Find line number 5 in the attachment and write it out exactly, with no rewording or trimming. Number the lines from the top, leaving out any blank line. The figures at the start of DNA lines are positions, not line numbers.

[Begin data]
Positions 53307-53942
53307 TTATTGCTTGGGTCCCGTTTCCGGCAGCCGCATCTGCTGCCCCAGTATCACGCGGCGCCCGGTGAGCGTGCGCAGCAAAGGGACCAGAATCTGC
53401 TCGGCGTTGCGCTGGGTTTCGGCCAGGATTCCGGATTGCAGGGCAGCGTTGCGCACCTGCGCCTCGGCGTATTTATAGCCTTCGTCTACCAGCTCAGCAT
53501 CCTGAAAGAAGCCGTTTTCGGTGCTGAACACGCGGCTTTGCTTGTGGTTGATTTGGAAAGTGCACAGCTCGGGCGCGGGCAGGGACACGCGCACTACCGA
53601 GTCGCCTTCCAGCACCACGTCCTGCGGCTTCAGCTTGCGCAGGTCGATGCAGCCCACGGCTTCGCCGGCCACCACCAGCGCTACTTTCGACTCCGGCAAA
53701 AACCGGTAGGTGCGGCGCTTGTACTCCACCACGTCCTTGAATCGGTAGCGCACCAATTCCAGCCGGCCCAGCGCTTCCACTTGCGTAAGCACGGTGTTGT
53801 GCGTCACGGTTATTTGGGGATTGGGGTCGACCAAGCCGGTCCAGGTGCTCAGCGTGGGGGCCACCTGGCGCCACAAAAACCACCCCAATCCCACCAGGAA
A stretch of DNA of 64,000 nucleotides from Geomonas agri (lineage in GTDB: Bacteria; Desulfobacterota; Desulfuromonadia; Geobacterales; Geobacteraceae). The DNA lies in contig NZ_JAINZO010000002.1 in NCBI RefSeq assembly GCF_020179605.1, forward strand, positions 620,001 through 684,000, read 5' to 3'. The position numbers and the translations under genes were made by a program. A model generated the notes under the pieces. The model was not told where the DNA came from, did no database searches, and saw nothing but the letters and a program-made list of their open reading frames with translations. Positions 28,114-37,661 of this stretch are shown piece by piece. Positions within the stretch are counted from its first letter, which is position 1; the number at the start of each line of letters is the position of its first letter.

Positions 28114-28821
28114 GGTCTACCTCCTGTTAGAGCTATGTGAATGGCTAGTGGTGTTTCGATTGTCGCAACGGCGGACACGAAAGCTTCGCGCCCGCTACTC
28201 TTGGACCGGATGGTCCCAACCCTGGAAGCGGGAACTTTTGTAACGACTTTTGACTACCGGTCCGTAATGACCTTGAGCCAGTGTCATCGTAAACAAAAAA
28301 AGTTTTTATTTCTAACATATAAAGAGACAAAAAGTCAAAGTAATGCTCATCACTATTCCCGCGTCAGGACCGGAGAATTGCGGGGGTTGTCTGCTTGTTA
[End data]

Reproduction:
53601 GTCGCCTTCCAGCACCACGTCCTGCGGCTTCAGCTTGCGCAGGTCGATGCAGCCCACGGCTTCGCCGGCCACCACCAGCGCTACTTTCGACTCCGGCAAA